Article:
Boy bands enjoy an enduring legacy of popular music and
Most of the time music makes sense in some intuitive ways. There are instruments that go together, time signatures, typical lengths of performances, and some sort of organization to the piece. But sometimes a composer decides they want to go in an entirely other direction. Here are some of those wacky performances.
1. John Cage is going to be a recurring figure on this list because he liked to make a statement with his music. One of his most famous pieces is 4’33”, a piece that consists entirely of four minutes and 33 seconds of silence. It was intended to be performed in a concert hall with other patrons, ideally to make us listen to the sounds we ourselves make.
2. The next John Cage addition to the list is Organ 2/ASLSP (As SLow aS Possible). One performance has been going on since 2001 in a cathedral in Halberstadt, Germany. The piece is so slow that the note changes a mere once every seven years, and is expected to continue until 2640.
3. Another modern weirdo in the musical world is Philip Glass, best known for his opera Einstein on the Beach. Of course calling the piece an opera is stretching the term somewhat. There’s no plot, and instead of characters the singers embody themes. It’s even got some “knee plays” or sections between the acts in which the choir chants over rhythmic narration to create a weird effect.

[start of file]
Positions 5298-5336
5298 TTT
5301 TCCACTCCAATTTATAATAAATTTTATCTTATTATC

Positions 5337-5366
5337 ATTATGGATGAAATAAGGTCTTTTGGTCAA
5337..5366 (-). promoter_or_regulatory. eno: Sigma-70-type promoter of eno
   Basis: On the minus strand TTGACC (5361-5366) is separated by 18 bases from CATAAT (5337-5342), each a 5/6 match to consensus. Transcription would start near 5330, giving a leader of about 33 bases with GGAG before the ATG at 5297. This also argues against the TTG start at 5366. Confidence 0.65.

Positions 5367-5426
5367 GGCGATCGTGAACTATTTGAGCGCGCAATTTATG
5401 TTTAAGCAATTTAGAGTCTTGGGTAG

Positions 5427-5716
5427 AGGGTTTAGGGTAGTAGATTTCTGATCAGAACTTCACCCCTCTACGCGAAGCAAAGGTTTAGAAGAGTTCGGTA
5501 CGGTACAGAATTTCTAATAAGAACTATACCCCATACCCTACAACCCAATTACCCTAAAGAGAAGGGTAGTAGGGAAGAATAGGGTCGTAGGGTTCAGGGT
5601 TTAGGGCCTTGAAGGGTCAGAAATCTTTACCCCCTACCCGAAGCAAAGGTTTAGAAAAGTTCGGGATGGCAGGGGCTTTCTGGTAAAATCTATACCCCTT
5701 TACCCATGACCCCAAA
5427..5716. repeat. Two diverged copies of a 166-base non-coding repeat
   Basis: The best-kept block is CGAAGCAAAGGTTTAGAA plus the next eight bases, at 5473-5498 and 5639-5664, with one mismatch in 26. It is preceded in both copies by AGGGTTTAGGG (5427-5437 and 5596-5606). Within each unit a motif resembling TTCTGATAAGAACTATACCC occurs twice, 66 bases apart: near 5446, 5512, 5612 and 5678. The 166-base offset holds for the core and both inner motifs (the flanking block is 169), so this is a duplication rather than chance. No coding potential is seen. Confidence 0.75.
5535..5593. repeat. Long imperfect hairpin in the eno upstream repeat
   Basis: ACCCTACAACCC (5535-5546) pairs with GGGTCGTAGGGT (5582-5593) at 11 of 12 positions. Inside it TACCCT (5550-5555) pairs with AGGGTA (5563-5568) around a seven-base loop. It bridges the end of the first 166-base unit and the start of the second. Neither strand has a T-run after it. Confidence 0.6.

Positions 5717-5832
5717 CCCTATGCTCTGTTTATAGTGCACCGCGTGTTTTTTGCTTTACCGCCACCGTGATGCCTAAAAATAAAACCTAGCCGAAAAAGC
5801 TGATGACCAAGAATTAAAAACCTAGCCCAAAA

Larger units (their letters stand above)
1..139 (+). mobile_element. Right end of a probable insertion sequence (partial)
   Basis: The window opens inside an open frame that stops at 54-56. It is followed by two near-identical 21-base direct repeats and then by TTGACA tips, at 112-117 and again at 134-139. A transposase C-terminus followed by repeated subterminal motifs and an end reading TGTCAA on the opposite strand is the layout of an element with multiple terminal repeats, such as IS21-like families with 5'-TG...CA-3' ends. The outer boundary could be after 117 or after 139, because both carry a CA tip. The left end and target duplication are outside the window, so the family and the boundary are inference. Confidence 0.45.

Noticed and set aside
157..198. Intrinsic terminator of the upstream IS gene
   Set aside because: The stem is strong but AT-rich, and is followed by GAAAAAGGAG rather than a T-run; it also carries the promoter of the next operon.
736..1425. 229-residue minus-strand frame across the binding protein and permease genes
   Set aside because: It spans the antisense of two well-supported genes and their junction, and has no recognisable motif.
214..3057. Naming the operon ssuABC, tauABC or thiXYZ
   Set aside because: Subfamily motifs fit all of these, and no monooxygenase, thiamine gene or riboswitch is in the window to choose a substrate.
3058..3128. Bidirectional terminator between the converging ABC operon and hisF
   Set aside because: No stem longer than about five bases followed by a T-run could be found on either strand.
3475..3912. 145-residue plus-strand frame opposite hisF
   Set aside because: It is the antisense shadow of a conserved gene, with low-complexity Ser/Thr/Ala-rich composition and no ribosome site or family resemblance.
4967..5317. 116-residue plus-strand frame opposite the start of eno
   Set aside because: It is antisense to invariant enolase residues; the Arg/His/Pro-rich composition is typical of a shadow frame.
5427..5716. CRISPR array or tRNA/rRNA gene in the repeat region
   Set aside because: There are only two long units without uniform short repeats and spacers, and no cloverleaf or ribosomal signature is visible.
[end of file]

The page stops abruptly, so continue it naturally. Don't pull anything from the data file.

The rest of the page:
4. Nearly any piece by Brian Ferneyhough would count as a weird performance, since he’s known for bizarre time signatures and forcing musicians to use their instruments in unorthodox ways. He’s considered one of the hardest composers to play.
5. Mozart is known as one of the greats of music, and hardly someone who broke the rules, but in his piece A Musical Joke, he did just that. He made his piece repetitive, ignored harmonies, and wrote the music so it would sound like musicians were playing the wrong notes.
6. During her appearance on The Dick Cavett Show, Yoko Ono certainly pushed the boundaries of performance. She showed a video of a fly and accompanied it with her voice contorted into the sounds of a saxophone.